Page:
четверг, 28 июля 2011 г.

Little Italy


New York City is indeed a melting pot of many cultures. You'll find neighborhoods filled with people of various ethnic backgrounds. One of the most popular areas with visitors is Little Italy, where you can experience the sights and smells of The Old Country.
Where is It?
The neighborhood known as 
Little Italy, Manhattan, New York City
Little Italy is located in Lower Manhattan, between Canal and Houston Streets and Lafayette and the Bowery, bordering Chinatown. The area has long been home to New York's Italian population, including those who came through Ellis Island in search of a better life in America.
At the end of the 19th century Little Italy was populated with more than 40,000 Italians who housed in cramped tenement houses. Today the number of Italians still living here is only a small percentage of this figure and much of Little Italy has been devoured by the ever-growing Chinatown.

понедельник, 25 июля 2011 г.

American Radiator Building


In 1924, this stunning black-and-gold building added new character to New York's Bryant Park area.
Something Different
For Raymond Hood, what started out as a small job designing
American Radiator Building, New York
radiator covers became so much more. When the American Radiator and Standard Sanitary Company decided to build a new showroom and office building on 40th Street near Fifth Avenue, the company turned to the man who had been creating their radiator covers and asked him to come up with a design for their new headquarters. Just a few months prior, Hood had become instantly famous for his unique winning design for the Chicago Tribune building and American Radiator was just one of many companies that pursued his talents.

четверг, 14 июля 2011 г.

Metropolitan Life Insurance Company Building

For four years the tallest building in the world (1909-1913), the Metropolitan Life Insurance Company Building still stands as a reminder of the opulence of early twentieth century New York City.
Metlife Tower, New York City
Metlife Tower
MetLife
Located on posh Madison Avenue at 23rd Street, the original MetLife headquarters was a rather modest building, constructed in 1893. The company, who had made its fortune selling insurance to immigrant wage workers who had much to lose if they were injured or died on-the-job, had become the largest and most successful insurance company in American by the early years of the new century.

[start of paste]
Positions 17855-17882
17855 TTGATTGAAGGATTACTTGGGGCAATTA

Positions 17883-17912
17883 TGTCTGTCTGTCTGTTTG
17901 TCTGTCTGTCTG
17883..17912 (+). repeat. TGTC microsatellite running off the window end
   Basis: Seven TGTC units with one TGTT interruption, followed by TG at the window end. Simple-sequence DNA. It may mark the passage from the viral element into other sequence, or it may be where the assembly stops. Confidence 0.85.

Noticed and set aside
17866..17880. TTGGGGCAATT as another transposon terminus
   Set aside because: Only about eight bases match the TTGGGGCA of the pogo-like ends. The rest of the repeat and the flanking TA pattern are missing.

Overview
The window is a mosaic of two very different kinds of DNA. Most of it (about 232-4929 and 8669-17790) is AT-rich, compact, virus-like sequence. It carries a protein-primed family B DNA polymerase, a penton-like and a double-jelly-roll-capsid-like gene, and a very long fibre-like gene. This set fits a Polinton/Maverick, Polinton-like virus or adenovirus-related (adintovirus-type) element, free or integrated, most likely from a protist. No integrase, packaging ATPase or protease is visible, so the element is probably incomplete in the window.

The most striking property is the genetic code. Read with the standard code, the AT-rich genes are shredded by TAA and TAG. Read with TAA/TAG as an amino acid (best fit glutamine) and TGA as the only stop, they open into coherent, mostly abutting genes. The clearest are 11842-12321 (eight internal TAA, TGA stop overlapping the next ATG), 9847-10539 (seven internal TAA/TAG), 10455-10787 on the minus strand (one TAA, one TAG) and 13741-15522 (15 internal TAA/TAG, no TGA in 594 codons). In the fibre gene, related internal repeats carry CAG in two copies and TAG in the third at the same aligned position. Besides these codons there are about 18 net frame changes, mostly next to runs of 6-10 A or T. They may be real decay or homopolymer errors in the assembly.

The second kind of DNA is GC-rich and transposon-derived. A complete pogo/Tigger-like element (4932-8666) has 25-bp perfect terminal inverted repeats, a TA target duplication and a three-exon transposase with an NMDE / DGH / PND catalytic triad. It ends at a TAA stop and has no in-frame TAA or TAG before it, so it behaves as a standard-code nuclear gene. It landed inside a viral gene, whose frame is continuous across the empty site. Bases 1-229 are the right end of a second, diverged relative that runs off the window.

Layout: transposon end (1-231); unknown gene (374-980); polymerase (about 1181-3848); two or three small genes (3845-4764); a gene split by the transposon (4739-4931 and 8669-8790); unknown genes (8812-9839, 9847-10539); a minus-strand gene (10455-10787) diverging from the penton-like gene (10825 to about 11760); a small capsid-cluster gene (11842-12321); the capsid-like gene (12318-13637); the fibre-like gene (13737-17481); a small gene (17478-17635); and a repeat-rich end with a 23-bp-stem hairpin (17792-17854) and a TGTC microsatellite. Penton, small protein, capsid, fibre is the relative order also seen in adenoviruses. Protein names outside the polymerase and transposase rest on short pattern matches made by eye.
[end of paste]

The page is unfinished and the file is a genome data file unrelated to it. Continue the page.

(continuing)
To match their new status, the president of the company, John Rogers Hegeman, hired architect Napoleon LeBrun and Sons in 1907 to design a magnificent marble office tower to rival the other large skyscrapers that had begun springing up in Manhattan just a few years prior. Hegeman wanted the building to be the world's tallest.

вторник, 5 июля 2011 г.

Brooklyn Botanic Garden


Sitting on what was once the site of an ash dump, the Brooklyn Botanic Garden has been a colorful addition to the city for nearly 100 years.
A Brief History
Citing the need for some dedicated green space, the New York legislature put aside 39 acres in 

Rose Garden
1897 for the building of a botanic garden. Though it took 13 years to design and open the garden, in 1910 it finally opened to the public. Through the first decade, the garden continued to grow with new additions including rock gardens, a Japanese garden, and a children's garden.

воскресенье, 3 июля 2011 г.

Columbus Circle


Just a traffic circle to some, Columbus Circle is truly a New York landmark and was an early innovation for traffic control and safety.
Columbus Circle


History of the Circle
Located at the intersection of Broadway, Central Park West, Central Park South (59th Street), and Eighth Avenue, situated at the southwest corner of Central Park, the Columbus Circle was completed in 1905. The designer of Central Park, Frederick Law Olmsted, had planned this circle for the entrance to this vast park, hoping to create a grand entryway for what was to be one of the largest city parks in the world.